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Francesc Torres (Barcelona, 1948) worked as an apprentice in his father’s printing workshop and trained as a graphic artist. In those years, the poverty of the cultural and artistic scene in the Spanish dictatorship stimulated many artists to leave the country: Paris and New York were the most desirable destinations. In 1967, Francesc Torres moved to Paris to continue his studies at the Ecole des BeauxArts and he became an assistant to the artist Piotr Kowalski. During this time, he began producing non-functional, industrial work that followed the strategies of Minimalism in its formal and material basis. Yet, the tumultuous events of May 1968 redirected his activities and he worked on posters for the movement of workers and students until it collapsed under the force of de Gaulle’s conservative government. He moved back to Spain to do his military service, something, which as he stated, provided him with “first-hand insight into military behaviour as well as a great deal of information for my subsequent work”. Shortly after, he moved to Chicago and then to New York, where he has lived since 1974. He has had numerous solo exhibitions in institutions such as the International Center of Photography (New York), the Museo nacional centro de arte Reina Sofía (Madrid), the Institut Valencia d’Art Modern (Valencia), Massachusetts Institute of Technology, List Visual Arts Center (Cambridge, USA), Sala Rekalde (Bilbao), Arizona State University Art Museum (Tempe, Arizona), Queens Museum of Art (New York) and the Herbert F. Johnson Museum of Art (Ithaca, New York).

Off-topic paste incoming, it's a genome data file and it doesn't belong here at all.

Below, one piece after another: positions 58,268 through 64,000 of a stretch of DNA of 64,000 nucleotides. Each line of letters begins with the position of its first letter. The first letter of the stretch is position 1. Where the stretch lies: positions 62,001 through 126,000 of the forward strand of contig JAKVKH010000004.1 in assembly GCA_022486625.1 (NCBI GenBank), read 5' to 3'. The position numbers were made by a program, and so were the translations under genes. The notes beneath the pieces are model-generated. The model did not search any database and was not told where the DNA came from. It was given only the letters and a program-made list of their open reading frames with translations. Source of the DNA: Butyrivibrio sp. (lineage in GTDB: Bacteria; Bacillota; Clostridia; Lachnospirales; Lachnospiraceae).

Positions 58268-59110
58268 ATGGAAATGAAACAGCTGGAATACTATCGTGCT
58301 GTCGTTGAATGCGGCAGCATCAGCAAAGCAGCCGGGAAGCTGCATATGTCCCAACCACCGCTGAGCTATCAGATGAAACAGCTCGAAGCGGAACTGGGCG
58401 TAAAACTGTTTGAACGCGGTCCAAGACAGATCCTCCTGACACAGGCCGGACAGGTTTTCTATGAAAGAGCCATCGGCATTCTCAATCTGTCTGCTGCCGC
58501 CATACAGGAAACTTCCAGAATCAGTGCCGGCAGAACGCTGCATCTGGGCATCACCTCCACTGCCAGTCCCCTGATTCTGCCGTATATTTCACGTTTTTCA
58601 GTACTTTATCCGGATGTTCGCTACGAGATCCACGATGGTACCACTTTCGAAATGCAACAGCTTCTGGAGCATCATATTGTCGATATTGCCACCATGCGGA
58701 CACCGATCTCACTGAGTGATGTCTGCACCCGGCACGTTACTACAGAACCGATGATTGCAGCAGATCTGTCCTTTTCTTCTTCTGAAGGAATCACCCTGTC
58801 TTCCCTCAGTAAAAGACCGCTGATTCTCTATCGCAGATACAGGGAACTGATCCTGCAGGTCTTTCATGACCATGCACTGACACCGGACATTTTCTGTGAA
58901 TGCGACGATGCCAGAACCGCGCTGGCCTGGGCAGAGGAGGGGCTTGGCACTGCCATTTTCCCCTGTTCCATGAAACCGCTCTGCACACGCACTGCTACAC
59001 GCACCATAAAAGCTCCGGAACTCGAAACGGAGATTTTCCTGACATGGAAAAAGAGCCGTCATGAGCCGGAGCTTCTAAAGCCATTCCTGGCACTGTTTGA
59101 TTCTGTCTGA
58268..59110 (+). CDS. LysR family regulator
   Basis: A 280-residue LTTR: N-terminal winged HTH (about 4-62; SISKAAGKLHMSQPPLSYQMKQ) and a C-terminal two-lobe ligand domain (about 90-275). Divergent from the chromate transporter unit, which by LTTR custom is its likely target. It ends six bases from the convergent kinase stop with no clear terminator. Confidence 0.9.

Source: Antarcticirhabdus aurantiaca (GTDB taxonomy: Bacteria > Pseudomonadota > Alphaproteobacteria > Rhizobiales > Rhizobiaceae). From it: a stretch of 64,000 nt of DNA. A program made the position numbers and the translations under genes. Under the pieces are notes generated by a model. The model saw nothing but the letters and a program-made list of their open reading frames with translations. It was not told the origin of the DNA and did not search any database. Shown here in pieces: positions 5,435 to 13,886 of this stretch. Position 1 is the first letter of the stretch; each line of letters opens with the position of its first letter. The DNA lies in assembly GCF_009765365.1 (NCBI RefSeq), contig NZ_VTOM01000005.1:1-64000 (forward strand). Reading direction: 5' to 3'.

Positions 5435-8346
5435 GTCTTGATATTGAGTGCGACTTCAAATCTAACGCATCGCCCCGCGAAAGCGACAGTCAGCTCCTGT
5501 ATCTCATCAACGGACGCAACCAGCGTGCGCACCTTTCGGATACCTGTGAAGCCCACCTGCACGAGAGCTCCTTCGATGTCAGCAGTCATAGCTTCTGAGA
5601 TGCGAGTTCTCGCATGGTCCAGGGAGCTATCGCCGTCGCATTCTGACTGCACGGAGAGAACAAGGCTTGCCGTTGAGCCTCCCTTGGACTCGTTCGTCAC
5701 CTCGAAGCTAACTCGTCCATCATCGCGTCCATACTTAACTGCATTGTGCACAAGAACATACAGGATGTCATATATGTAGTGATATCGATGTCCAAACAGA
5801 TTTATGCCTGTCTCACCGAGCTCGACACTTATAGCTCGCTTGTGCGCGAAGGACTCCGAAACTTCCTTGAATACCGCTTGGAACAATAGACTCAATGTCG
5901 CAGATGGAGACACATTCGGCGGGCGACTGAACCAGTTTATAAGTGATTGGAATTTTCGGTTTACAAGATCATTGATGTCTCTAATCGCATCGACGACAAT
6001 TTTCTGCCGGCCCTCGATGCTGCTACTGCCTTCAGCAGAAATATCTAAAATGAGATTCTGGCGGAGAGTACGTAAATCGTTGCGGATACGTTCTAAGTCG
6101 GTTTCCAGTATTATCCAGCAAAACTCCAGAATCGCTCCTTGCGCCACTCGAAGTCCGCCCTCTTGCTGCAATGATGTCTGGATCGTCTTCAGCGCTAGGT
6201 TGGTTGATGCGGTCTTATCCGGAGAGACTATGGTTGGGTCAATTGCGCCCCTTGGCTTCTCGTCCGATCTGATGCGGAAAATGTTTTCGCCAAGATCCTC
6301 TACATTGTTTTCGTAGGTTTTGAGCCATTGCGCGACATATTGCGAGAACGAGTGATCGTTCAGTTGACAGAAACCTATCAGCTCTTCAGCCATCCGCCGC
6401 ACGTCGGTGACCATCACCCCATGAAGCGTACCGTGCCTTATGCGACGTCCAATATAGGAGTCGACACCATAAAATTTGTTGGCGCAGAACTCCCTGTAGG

Living a political exile, the social repression that Torres encountered during the Franco regime influenced his later artistic production. The artist took a local conflict as a paradigm: the Spanish Civil War and the dictatorship as an expression of universal and timeless violence. This thematic line has continued until the present, and is expressed in works such as Residual Regions (1978), Belchite/ South Bronx: A Trans-Cultural and Trans-Historical Landscape (1988) and Oscura es la habitación donde dormimos (2007).